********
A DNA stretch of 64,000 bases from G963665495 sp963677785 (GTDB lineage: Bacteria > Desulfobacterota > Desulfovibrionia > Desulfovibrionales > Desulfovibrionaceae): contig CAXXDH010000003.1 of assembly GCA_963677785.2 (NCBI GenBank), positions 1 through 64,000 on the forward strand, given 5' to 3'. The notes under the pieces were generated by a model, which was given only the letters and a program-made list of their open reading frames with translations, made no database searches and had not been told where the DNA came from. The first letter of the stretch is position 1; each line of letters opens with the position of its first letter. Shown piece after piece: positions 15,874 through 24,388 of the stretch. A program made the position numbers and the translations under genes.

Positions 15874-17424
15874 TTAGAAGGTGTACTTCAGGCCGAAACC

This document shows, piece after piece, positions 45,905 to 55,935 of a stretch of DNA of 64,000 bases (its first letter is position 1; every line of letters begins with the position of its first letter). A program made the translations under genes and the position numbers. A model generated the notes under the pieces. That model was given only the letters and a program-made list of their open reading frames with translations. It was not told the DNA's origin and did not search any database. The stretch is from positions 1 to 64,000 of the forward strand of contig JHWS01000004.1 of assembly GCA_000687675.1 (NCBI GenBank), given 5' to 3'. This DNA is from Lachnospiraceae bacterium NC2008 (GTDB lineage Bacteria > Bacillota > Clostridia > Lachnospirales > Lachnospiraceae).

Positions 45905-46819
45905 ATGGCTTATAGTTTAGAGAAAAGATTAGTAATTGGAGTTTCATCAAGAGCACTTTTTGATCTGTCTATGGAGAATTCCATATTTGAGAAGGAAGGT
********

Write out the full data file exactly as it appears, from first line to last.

A DNA stretch of 64,000 bases from G963665495 sp963677785 (GTDB lineage: Bacteria > Desulfobacterota > Desulfovibrionia > Desulfovibrionales > Desulfovibrionaceae): contig CAXXDH010000003.1 of assembly GCA_963677785.2 (NCBI GenBank), positions 1 through 64,000 on the forward strand, given 5' to 3'. The notes under the pieces were generated by a model, which was given only the letters and a program-made list of their open reading frames with translations, made no database searches and had not been told where the DNA came from. The first letter of the stretch is position 1; each line of letters opens with the position of its first letter. Shown piece after piece: positions 15,874 through 24,388 of the stretch. A program made the position numbers and the translations under genes.

Positions 15874-17424
15874 TTAGAAGGTGTACTTCAGGCCGAAACC

This document shows, piece after piece, positions 45,905 to 55,935 of a stretch of DNA of 64,000 bases (its first letter is position 1; every line of letters begins with the position of its first letter). A program made the translations under genes and the position numbers. A model generated the notes under the pieces. That model was given only the letters and a program-made list of their open reading frames with translations. It was not told the DNA's origin and did not search any database. The stretch is from positions 1 to 64,000 of the forward strand of contig JHWS01000004.1 of assembly GCA_000687675.1 (NCBI GenBank), given 5' to 3'. This DNA is from Lachnospiraceae bacterium NC2008 (GTDB lineage Bacteria > Bacillota > Clostridia > Lachnospirales > Lachnospiraceae).

Positions 45905-46819
45905 ATGGCTTATAGTTTAGAGAAAAGATTAGTAATTGGAGTTTCATCAAGAGCACTTTTTGATCTGTCTATGGAGAATTCCATATTTGAGAAGGAAGGT